On the other hand the Me109s (particularly the G variant) would "tip stall" for a pass time and many pilots were killed during training. It also had a very narrow track undercarriage which made both take off and landings tricky. In favour of the 109 was the roll rate, as the guns were contained in the fuselage near the roll axis, whereas on the Spitfire they were outboard in the wings to fire around the prop rather than through it as in the 109. This meant that inertia took its toll and the spitfire was slower in roll than the 109. The luftwaffe squandered the speed advantage of the Me109 in the Battle of Britain by making the fighter pilots fly with the much slower bombers allowing the Spitfires the advantage of speed and height.

Mark Hanna was an ex RAF pilot with over 4500 hours experience gained over a 23 year flying career. However, his Me109G tip stalled on him when he attempted to land back on the runway along which he had just done a low pass. There being no "black box" the exact cause can only be conjecture, but from expert eyewitness accounts he took the right recovery action by instinct but too late. In a Spitfire he would probably have got away with it.

I guess the point I'm making is that it takes more than just speed and manoeuverability to make a great fighter aircraft. The Spit was the right aircraft with the right flying characteristices at the right time, for which we should all be grateful.
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By RogerS
#577092
Many thanks for all the comments and glad you enjoyed the photo's.

woodbloke wrote:.....
........
The aicraft in Rog's pic ( which he's not flying if you read it correctly...though he might be? )
I wish! Oh, how I wish!
woodbloke wrote: isn't a BofB vintage machine as the sticky things poking out the wings are canons which later variants were fitted with to replace the Browinings.


It's a VB and was flown as part of one of the Polish squadron's. Inside the cockpit door are some signatures from pilots of the squadron including one from a pilot who's aircraft this was. This aircraft was used as a pattern for the glass-fibre replicas used in the BoB film. More information on this aircraft can be found here.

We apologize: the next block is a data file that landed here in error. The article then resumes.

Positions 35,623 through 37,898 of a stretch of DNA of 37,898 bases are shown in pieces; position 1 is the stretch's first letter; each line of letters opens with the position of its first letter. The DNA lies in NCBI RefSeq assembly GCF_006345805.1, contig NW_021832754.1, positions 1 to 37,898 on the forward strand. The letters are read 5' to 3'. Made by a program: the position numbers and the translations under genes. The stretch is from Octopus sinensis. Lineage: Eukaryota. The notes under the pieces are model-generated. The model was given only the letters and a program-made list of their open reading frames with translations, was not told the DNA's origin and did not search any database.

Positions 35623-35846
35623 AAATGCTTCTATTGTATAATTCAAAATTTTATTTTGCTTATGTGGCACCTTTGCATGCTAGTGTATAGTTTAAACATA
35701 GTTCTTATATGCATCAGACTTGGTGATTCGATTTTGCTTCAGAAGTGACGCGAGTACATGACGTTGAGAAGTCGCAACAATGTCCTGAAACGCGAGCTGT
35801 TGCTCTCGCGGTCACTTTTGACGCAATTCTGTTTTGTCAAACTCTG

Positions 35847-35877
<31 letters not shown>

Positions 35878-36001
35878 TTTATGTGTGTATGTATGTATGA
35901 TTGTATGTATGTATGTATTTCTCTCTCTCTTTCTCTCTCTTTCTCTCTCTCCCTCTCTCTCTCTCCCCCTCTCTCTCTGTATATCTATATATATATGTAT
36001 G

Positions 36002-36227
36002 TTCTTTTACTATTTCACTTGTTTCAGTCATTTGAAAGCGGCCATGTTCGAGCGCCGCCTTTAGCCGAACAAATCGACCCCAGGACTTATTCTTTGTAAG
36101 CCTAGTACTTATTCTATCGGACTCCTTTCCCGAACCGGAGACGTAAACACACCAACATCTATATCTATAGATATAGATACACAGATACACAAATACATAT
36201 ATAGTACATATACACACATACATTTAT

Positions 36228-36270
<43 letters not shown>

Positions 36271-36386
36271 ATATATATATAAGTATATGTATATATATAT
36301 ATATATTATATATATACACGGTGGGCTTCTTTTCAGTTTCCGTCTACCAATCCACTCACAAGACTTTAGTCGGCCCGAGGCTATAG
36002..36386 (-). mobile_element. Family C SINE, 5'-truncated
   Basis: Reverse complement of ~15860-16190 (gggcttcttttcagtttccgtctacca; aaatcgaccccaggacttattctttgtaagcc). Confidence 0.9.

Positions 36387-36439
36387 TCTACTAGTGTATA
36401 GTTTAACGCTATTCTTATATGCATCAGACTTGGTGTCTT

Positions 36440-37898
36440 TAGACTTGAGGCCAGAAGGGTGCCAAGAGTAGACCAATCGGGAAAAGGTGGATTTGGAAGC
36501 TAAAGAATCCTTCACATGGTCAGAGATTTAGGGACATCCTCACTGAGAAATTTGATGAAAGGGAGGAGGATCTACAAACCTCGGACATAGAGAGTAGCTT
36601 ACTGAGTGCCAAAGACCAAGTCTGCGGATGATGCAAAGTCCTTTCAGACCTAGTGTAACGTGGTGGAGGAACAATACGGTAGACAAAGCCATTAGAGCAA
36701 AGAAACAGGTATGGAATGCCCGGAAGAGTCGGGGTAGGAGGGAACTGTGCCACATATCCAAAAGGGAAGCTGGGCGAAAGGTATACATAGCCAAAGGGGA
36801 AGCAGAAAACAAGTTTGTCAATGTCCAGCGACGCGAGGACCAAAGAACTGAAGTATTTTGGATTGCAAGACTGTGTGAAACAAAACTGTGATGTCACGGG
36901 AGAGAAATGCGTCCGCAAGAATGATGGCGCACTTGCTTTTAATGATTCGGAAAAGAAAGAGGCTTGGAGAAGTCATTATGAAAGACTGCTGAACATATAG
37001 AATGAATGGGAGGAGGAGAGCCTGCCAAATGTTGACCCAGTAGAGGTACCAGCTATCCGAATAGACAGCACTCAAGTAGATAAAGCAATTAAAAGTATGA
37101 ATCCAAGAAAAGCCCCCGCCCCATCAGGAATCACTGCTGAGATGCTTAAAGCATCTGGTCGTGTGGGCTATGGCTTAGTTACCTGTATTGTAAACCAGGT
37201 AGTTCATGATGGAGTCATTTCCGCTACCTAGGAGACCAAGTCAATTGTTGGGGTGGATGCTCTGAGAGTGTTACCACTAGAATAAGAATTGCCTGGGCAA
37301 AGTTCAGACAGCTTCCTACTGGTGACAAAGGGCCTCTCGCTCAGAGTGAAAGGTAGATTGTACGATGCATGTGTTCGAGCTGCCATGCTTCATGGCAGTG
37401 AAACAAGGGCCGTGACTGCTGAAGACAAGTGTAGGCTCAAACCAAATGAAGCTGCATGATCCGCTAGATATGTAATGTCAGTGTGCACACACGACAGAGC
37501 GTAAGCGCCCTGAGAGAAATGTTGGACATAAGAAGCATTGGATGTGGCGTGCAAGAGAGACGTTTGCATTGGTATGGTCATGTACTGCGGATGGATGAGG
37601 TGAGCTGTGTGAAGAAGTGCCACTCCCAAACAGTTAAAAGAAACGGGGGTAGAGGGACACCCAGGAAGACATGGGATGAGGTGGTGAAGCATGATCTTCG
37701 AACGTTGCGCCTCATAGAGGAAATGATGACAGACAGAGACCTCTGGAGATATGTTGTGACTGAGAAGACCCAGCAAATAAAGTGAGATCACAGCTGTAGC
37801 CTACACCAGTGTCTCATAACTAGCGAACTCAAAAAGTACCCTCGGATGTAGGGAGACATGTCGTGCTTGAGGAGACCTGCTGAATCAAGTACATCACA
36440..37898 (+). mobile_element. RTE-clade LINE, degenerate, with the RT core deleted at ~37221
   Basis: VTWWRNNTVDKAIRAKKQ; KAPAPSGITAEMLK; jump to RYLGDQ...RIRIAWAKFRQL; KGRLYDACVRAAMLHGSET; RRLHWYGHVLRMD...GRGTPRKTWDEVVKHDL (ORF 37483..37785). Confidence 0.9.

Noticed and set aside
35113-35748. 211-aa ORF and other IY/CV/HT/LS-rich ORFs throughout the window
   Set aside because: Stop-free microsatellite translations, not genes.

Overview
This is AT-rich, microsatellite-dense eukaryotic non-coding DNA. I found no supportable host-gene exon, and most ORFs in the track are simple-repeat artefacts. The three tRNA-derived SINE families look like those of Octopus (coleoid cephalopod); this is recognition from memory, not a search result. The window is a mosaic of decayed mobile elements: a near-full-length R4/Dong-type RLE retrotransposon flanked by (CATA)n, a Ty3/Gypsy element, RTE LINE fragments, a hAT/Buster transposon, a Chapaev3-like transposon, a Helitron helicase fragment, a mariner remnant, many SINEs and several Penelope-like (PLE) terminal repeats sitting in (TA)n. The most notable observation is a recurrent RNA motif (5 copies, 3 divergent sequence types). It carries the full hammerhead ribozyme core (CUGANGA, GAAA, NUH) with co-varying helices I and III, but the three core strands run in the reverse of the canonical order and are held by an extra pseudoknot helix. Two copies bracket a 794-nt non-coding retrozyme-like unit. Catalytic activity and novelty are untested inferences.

woodbloke wrote:There was a very recent programme on the telly where the presenter was definitely of the opinion that the Me109 at the time of the BofB was a better fighting aircraft and was superior to the Spitfire, though as with all these things it's very much a question of debate and opinion - Rob


A highly contentious opinion - that presenter. Wouldn't have been Bungay by any chance?

If anyone would like more details of the day then details can be found here. The flying dates are also listed and so if you're in the vicinity of Capel-Le-Ferne then you can get a free view!
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By woodbloke
#577096
RogerS wrote:
A highly contentious opinion - that presenter. Wouldn't have been Bungay by any chance?


I don't know who he was Rog, but he was highly opinionated and I can't remember the exact jist of his delivery but the content of the programme cerainly provided 'food for thought' in the seemingly interminable debate about which was best...the Spitfire or Me109. I do agree though, it was the right aircraft at the right time and even the sight of one today makes the hairs rise on the back of me neck :lol: In fact, where I work at the moment was the old RAF Andover base (long since transferred to the Army) and in the corridor outside is a pic of much later Spitfire (one with a bubble canopy) that was parked at the main gate...alas, it was shifted some time ago when the base closed (probably 'cos the crabs didn't want to leave the greens anything to play with :P :lol:) - Rob
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By bugbear
#577098
The Spitfire/Hurricane thing is related to the German Tiger Tank thing.

There's not much debate that a "Tiger II" was the best tank of WWII. But was it the best tank to build, given finite production resources?

What's wanted in "total war" is the design that gives you the most battlefield power for the production resource you have, not the most battlefield power per item.

BugBear
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By mailee
#577198
Oh, Roger, you jammy devil. I would kill for that chance. I have to agree with all the others that the 'Spit' was one of the pretties planes that ever took to the air along with the other one mentioned earlier the old Tiger Moth, beautiful aircraft. We used to have the Spit and Hurricane from the Battle of Britain Memorial flight over us up here quite regular at one time and it always used to send shivers down my spine when I heard that Merlin roar. What a wonderful gift mate. :D